I danced, sang, and did anything to distract people from my mum’s crazy behaviour and until recently, I thought this was normal and “cute”. However, conversations with a therapist who is helping me process the death of four close friends and the sudden passing of my dear dad, have made me realise that it was anything but normal. It was a coping mechanism, sure. It was a way of making me feel happier by banishing the “scary monster”, OK. But it was the result of having a dysfunctional mum whose erratic, unpredictable behaviour made me want to hide in cupboards and tear up tutus. It was the behaviour of a little girl going through mental health problems which were never spotted because she was so good at hiding them.
This is a hard blog to write and I’ve been wondering about sharing experiences and insight, but as it’s Children’s Mental Health Week it feels like the timing is right.
Creating fantasy lands, disappearing into fairy tales and imagining life as a princess or ballerina sums up my early life. I hated school. I found teachers ridiculous. I stayed away from the other kids who would make “crazy” gestures whenever my mum turned up at school or sent me to school in weird outfits. Who’d have thought that a yellow T-shirt, bright red hot pants and wellingtons would mean another day in the school office with Mrs Partridge? She was sweet and I asked her once why she walked like a dinosaur as she held her elbows tight into her waist and let her hands droop down in front of her, making her bottom stand out. (Ooh, I said “bottom”). I can remember her being very amused when I showed her how ballerinas held themselves properly and her frowning face when I demonstrated how she should do it to look more normal. OK, I was 6. I didn’t understand that you shouldn’t say things like that to grown-ups in case they got upset. But most grown-ups were upset, weren’t they? Cross and bemused people getting in the way of my stories. Silly people. I inherited a bit of my mum’s no-filter approach to life because let’s face it, grown-ups were weirdos, so you might as well have fun turning them into fun characters and story inhabitants, right? So what if they got their angry face on? Twirl, point, hop and twirl.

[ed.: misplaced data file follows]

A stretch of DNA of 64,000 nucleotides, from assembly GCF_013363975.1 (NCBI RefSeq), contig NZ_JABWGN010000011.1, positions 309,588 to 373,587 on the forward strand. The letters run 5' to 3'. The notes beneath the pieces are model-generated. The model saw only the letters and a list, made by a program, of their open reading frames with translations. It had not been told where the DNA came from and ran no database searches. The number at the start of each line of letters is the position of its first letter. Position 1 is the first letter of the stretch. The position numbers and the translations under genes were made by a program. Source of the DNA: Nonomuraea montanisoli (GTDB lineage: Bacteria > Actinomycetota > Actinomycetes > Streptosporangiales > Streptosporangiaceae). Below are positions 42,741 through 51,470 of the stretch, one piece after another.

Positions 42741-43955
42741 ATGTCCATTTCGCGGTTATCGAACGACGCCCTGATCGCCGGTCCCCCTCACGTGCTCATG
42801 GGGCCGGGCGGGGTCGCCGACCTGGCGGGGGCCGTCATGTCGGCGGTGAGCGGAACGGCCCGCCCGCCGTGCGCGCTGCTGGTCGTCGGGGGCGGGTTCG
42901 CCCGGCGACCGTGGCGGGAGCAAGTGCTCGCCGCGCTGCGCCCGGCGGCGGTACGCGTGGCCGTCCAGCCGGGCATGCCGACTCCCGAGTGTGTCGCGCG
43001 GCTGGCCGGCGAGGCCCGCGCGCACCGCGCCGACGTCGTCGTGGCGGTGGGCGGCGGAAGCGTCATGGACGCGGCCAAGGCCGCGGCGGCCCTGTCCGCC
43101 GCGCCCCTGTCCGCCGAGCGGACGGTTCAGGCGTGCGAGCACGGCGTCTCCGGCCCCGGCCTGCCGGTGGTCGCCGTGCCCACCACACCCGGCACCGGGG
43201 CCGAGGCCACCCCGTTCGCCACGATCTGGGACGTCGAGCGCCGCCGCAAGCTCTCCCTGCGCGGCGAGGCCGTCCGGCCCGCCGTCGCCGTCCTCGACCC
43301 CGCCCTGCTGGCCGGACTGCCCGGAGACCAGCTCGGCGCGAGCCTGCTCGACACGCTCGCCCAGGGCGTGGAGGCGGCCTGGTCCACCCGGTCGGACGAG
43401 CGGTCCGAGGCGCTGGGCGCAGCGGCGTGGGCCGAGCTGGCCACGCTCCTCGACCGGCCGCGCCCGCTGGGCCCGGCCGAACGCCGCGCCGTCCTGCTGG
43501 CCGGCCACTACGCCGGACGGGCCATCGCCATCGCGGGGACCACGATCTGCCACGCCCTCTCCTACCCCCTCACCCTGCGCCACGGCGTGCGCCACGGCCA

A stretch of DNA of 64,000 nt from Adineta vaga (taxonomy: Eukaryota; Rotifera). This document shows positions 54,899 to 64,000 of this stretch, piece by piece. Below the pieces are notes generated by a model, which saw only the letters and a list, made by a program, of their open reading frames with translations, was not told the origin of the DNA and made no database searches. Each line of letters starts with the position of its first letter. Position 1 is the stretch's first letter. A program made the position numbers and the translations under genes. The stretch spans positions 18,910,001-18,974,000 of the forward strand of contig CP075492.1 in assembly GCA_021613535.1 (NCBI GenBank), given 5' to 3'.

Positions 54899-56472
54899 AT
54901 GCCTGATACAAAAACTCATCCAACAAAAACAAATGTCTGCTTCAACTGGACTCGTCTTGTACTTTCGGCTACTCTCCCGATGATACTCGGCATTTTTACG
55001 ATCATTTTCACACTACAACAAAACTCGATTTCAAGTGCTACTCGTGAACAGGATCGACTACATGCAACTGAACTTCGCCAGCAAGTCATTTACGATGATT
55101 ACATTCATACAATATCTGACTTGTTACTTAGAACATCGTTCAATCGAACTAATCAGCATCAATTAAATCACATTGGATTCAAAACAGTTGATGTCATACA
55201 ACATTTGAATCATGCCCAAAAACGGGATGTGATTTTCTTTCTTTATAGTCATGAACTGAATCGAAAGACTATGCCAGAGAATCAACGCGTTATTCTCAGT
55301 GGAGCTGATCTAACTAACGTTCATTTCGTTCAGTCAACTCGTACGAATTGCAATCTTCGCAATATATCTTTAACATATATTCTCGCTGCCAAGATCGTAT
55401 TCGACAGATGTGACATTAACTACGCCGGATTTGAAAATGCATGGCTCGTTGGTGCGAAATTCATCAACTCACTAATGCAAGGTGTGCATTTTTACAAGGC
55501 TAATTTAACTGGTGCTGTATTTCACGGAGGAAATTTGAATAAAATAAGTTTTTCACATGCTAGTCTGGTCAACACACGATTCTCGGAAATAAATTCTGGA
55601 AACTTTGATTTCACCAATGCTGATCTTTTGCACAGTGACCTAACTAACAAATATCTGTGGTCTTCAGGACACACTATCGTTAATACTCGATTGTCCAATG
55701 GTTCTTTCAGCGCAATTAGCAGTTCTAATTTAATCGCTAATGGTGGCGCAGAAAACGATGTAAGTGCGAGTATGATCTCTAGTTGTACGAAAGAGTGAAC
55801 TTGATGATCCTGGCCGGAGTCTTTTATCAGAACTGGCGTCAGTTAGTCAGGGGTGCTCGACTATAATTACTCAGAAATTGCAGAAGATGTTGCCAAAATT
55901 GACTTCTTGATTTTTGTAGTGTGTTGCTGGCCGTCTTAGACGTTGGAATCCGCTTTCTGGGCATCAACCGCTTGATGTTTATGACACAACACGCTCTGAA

Cope, cope, hide, dance, cope, cope.
I remember loving the game of hide and seek. I got good at it. I could find places where nobody could ever find me until I sneezed or coughed. I managed almost a whole day at junior school and only emerged when I heard unfamiliar male voices shouting my name. And whenever I needed time out to de-tox from Mum’s craziness I could hide in my fantasy world where I was a princess and nobody, not even Mrs Partridge could make me concentrate on lessons or take anything seriously. And there were times that I did what the teachers told me: leave the classroom if I wasn’t going to concentrate or take part. Well, they DID say to leave, but they didn’t say that I had to stay in the corridor outside the classroom did they?
Mum was going through a particularly difficult emotional episode when I was in my early teens. I was aware that she’d not been around as much and, to be honest, I was having more fun with my friends than with anyone in my stressful family at the time. I was living with my Dad who’d recently married my stepmother. Dad told me to go and visit Mum and was greeted with my, “Nah, another time.” response. He insisted I went to see her, which was unusual for Dad as he normally cursed her existence under his breath whenever I spoke about her. Go and see her? Ohh Kaaay, whatever. She was in her room in the guest house with two or three friends. Sitting in a chair near the window, wrapped in a blanket, she saw me, stretched out her hands and beckoned me to her. I froze. I just couldn’t go to her. I was angry with her for causing all the fuss and put my hand up in the classic “talk to the hand” gesture that hadn’t yet been invented. She buckled, her face crumpled and she started crying. The more pleading her friends did, the more adamant I was to stay in the doorway and not go in. I did eventually, but I really didn’t want to and on the way home I went into the cinema instead of going straight back to Dad’s. Mum was worried I’d been kidnapped and had called the police, Dad was furious with my disappearance and I just wanted a cupboard to hide in to get away from the whole lot of them with a big fat key to stop anyone coming in. I’d never really forgiven myself for being so cruel to my mum and I’ve realised recently that silence, a steely stare and a metaphorical “talk to the hand” has become my default for dealing with difficult people in my personal life. Occasionally the angry monster has emerged if I’ve been pushed into losing my temper, but I have to be really pushed. The odd mug-throwing or stomping off is OK, isn’t it? But that pent-up emotional repression isn’t.